When I connected it to my Mac in USB drive mode to transfer files, it appeared in the Finder as two storage devices, one for the internal storage and one for the memory stick. When I’d finished transferring files I would click Eject on the memory stick’s device to safely remove it. Then I’d do the same on the internal storage’s device, but this would eventually fail and report an I/O error. The phone’s screen would show that the USB connection had ended, but one of the devices would still show in the Finder. If I then unplugged the USB cable the Finder would tell me that data might have been lost since I didn’t eject the storage device properly.

I eventually found a workaround – go into the Disk Utility app, and Unmount (not Eject) one device, then Eject the other. The order didn’t seem to matter, as the Eject would cause both devices to disappear. However this required me to launch Disk Utility to do the unmounting every time I had to unplug the phone from the Mac.

I started to get fed up of the extra time and clicking involved, so I decided to write a single-function Service to do the unmounting. Check it out here.

Feb 18 10

Student Tech Meetup talk

by sigmaris

On Wednesday, I gave a talk at the Student Techmeetup here in Edinburgh on DS homebrew development. As promised, I’ve uploaded the slides from that talk as a PDF here, with links to a few tutorials and resources included in them, along with some notes.

Jan 16 10

emitSMS plugin update

by sigmaris

The emitSMS plugin has been updated with a small new feature – it will now strip out dashes and spaces from your phone numbers in Address Book before sending them to the phone, as most phones don’t seem to accept numbers in this format. Grab the new version here.

Oct 25 09

emitSMS plugin bug fix

by sigmaris

Here’s a new version of the Address Book plugin for SMS sending, with a small bug fix intended to stop it hanging after sending an SMS. If you’ve seen this problem with earlier versions, please let me know if this version has fixed it or not :)

Oct 1 09

emitSMS Address Book Plugin updated

by sigmaris

The emitSMS plugin for Address Book has been updated to use native Mac OS methods to access the phone over Bluetooth, rather than using an emulated serial port. This should make it less flaky when used under Snow Leopard. You can get the updated plugin here, and the new source code is here.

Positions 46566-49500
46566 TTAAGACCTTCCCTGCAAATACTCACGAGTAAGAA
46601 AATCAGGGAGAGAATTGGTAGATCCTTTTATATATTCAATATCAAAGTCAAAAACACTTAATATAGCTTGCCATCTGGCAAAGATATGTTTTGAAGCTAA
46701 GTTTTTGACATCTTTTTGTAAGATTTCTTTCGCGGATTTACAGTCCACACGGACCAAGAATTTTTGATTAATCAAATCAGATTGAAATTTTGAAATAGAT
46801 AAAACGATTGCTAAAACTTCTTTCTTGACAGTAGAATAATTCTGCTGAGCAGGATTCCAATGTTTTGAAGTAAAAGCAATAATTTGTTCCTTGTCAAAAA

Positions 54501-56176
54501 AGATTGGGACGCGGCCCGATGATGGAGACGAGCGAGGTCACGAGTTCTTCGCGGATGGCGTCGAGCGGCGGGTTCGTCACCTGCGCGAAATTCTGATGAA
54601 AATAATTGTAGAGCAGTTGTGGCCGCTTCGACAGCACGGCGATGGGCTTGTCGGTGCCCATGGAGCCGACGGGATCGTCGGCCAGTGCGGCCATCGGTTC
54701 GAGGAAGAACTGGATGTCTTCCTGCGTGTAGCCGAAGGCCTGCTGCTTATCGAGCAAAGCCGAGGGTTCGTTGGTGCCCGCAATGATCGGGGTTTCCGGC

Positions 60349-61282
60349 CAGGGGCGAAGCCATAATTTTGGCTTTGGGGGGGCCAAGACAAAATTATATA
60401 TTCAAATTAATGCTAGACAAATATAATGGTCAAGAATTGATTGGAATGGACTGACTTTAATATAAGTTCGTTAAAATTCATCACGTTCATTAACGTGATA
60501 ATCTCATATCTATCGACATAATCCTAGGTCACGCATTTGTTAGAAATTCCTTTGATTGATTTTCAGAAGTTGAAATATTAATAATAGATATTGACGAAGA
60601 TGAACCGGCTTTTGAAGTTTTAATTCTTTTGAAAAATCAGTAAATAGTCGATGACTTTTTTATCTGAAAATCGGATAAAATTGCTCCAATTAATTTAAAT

Sep 14 09

emitSMS plugin for Mac OS X Address

by sigmaris

In the distant past, the Address Book app in Mac OS X Tiger could send mobile SMS messages directly from within the app, if you paired your mobile phone with your Mac via Bluetooth. Along came Leopard, and the feature mysteriously vanished without trace or explanation, and hasn’t reappeared since. Missing the feature, I found a roundabout replacement in the emitSMS dashboard widget. It offers SMS sending via Bluetooth and can also search the Address Book for phone numbers. Having seen that the source code for emitSMS was released, I adapted the backend into a plugin for Address to provide the missing former functionality. read more…

Jun 7 09

Deflektor remake for Nintendo DS

by sigmaris

Here is a project I’ve been working on for a few weeks to learn more about DS homebrew coding. It’s a remake of Deflektor, an old puzzle game that I played on the Amiga. I’ve tried to keep the retro feel of the original while updating it to use the touchscreen interface.


The aim is to rotate the mirrors (mirror) to reflect the laser beam from the source (source) to blow up all the triggers (trigger) and then enter the target (target). Rotate the mirrors by tapping on them and then dragging to align the mirror at a particular angle. You start with an amount of energy which is constantly declining (the green bar). Directing the beam into a spike (spike) or reflecting the beam back to the source will cause it to overload (represented by the red bar). If the source is overloaded too much or if you run out of energy, you lose a life. There are also rotating blocks which only allow the beam to pass at a certain angle (angleblocker), teleports (teleport) which work in pairs, and blocks which randomize the beam direction (random). In addition, in some levels there are gremlins which roam about the board and mess with your stuff. You can get rid of them by tapping on them repeatedly.

There are a few things I’d like to add to the game, like highscore saving and a level editor, which might appear if I have time to work on it. For now it comes with all the levels from the original game. You can download it here. Any comments, bug reports, etc are welcome!